And so my research was limited to clarifying a few minor issues in the latest Scott Catalogs, as well as looking at the 2010 Stanley-Gibbons catalog. The latter was able to fill in numerous blanks for Stanley-Gibbons on our Excel spreadsheet of AIDS stamps (.xls format).

New listings have also been added to the spreadsheet for stamps added to this website in the past week. I have also added a few other catalog numbers that have trickled in from readers over the past few months.

Fifth, thanks to Satish for sending in an image of this PWA stamp of John Curry, former Olympic ice skater. I don't collect this particular aspect of AIDS stamp, and so I depend on people like him to submit scans.



Finally, I want to give a big thank-you to everyone who has been writing me with information for this website. That includes Gwen from Canada, Ricard from Spain, Ha from Viet Nam, and Xtophe (from somewhere). Your assistance helps make this website possible and I appreciate the information that you provide me.

This pretty much winds down this week's burst of updates. I'll post again when I have more to report.
February 3, 2011
I recently purchased this interesting "booklet" from China. It's a large (8.5 inch tall x 11.5 inch wide) envelope with a cardboard "booklet" inside. The cover of the envelope is the same design as the cover of the booklet. The booklet looks like this...

Front and back covers:



Left and right pages:



Close-up of the sheet of stamps and the AIDS stamp.



I'm not entirely sure what to make of this set. The stamps themselves aren't AIDS stamps, but they have attached labels representing various health themes or organizations. For example, there is a "no smoking symbol", the AIDS ribbon, a Stop TB logo, and several I do not recognize. The stamps themselves are behind a small piece of plastic covering inside the booklet. They can be removed revealing a printed image of them on the cardboard. The stamps are valued at 80, although I do not know the denomination. The stamps do not have a year listed on them (at least in English), but the booklet says 2006 on the cover. There is also an envelope inside (no picture shown) with a delivery address printed in Chinese, but I am unsure of the envelope's purpose. To solicit donations, maybe?

I'll add this to the list of stamps under 2006, but I really don't understand this release. If anyone can read the text I would appreciate an explanation or translation.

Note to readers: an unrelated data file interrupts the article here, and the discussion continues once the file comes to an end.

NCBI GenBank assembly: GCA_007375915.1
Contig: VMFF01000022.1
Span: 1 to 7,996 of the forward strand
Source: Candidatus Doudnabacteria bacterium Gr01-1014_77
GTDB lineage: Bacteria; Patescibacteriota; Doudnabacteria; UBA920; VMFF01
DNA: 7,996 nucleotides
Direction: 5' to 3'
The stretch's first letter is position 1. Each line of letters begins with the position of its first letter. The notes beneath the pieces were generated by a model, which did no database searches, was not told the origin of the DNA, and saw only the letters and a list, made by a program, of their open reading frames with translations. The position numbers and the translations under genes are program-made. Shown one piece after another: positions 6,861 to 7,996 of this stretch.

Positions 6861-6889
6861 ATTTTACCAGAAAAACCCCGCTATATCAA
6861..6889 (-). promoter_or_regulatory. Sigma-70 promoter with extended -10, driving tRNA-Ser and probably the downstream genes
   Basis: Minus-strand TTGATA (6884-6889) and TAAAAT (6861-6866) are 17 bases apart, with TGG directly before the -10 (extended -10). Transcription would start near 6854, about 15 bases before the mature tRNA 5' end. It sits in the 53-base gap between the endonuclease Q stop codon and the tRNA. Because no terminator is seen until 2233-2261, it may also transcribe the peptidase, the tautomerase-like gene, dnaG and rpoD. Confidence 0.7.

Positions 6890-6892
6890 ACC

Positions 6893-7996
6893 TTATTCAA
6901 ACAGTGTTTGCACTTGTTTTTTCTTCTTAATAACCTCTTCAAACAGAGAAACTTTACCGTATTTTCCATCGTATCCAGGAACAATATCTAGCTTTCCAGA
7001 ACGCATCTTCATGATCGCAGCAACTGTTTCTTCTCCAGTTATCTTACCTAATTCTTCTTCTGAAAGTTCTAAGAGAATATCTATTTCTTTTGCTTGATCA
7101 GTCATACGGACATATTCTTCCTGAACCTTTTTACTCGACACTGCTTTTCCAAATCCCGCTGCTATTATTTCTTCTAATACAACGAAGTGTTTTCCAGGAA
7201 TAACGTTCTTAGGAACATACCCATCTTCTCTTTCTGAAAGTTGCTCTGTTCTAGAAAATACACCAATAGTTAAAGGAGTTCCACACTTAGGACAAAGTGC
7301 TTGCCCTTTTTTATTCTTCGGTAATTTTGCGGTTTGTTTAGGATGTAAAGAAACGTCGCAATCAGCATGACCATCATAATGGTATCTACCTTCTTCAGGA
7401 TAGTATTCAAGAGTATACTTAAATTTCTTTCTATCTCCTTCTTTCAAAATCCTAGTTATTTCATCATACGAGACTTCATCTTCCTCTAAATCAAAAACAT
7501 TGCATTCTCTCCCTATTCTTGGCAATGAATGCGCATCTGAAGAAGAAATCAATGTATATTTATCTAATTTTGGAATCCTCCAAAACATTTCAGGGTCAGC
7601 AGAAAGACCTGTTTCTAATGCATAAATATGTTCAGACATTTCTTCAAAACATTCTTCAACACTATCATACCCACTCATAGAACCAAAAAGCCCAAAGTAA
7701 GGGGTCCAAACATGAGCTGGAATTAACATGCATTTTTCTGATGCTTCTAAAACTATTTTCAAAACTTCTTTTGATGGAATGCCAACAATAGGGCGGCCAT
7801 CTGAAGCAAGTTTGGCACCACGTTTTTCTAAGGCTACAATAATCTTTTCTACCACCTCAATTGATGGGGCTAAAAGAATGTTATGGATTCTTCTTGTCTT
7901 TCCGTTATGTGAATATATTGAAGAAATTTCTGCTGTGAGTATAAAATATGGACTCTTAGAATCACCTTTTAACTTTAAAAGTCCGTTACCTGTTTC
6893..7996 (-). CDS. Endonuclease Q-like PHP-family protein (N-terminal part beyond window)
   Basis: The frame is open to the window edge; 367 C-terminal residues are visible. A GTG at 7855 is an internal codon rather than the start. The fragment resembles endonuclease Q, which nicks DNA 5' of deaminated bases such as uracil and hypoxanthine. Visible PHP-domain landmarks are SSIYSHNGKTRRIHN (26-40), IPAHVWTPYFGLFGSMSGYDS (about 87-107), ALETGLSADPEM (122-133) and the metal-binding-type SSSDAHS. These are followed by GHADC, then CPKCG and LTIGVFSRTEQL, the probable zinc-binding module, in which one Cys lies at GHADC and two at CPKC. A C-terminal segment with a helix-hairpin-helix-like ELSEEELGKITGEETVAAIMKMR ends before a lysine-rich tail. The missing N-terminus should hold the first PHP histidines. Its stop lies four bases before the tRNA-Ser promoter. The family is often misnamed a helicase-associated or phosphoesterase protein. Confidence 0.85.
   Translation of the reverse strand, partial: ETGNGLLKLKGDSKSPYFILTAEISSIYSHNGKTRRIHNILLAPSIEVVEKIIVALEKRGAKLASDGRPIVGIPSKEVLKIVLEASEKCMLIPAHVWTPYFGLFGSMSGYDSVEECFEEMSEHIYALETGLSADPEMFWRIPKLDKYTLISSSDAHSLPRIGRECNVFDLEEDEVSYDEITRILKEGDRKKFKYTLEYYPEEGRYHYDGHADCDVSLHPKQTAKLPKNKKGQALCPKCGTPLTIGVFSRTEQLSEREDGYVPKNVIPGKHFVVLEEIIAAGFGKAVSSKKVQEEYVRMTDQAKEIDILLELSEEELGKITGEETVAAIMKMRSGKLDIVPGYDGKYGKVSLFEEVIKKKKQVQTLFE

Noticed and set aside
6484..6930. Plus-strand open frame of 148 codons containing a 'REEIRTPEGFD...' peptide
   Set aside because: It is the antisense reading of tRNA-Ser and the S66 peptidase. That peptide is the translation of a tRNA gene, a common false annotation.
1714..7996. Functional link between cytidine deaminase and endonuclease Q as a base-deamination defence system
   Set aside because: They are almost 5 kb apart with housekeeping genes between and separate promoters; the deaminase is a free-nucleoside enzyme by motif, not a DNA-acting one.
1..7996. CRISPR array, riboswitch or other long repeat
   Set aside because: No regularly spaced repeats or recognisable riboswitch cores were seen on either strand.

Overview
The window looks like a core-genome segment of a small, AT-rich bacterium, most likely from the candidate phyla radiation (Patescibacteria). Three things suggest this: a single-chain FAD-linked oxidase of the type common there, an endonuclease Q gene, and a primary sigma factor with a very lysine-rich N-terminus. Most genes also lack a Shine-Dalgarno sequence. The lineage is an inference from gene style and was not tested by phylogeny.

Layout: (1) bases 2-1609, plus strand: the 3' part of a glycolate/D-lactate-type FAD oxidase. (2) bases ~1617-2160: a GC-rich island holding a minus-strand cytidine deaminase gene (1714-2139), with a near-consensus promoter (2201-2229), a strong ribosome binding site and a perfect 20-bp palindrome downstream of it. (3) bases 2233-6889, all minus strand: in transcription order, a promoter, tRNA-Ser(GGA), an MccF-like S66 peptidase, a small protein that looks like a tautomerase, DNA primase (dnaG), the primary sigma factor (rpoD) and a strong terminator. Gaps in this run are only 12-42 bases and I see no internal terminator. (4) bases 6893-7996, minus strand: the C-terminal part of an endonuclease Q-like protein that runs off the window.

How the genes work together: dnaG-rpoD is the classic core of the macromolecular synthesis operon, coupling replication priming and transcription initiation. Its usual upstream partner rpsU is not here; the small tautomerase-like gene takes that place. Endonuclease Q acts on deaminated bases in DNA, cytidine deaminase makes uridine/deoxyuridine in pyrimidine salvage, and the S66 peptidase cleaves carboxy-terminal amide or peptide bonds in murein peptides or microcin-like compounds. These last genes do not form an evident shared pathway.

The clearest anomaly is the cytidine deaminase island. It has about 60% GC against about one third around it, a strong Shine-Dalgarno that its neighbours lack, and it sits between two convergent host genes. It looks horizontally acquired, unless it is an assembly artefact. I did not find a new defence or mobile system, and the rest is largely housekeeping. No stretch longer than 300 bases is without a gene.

That's the last of my slew of updates, but there are a few "housekeeping" things I'll discuss in my next update.
February 2, 2011 (update #2)
Yesterday's flood of news continues while a snowstorm grips North America. I hope everyone is having a fun time shoveling snow out of their driveway.

First, this sheet of Netherlands showing stylized African women and red AIDS ribbons was released in 2010.



Second, Macedonia releases a semi-postal tax stamp every December on the subject of AIDS, and 2010 was no exception.



Third, last September I wrote about a series of Cinderella stamps I found from Bosnia and Herzegovina (Serb Administration). I now know considerably more about them. There were 15 of them released in all and were part of a worldwide Red Cross AIDS educational effort called "The truth about AIDS. Pass it on...". As a small part of that program, Red Cross chapters were encouraged to reprint 15 images in their local language and use them for promotional purposes. They could be used as posters, postcards, stickers, stamps, or whatever.

The Red Cross has conveniently made a gallery of the various designs available.

Either way, there are various cinderellas floating around from the stamps made as part of this program. Here is a picture of the full set from Bosnia-Herzegovina (Serb Administration). The image last September was only part of the full set, but here they all are.



My 18 month-old son is now awake from his nap -- all work has come to a screeching halt. More soon.
February 2, 2011
It's been months since my last update. In part beacuse things have been quiet on the AIDS philately front, and in part because raising my son is keeping me very, very busy. Fortunately there are a few interesting things to report.

First up, in my last update I mentioned that I sent letters to three foreign embassies to ask if any of their AIDS stamps were valid releases by their agencies, or if they were unathorized by their government. Two of the letters came back return to sender, and the third never received a reply. So much for this strategy.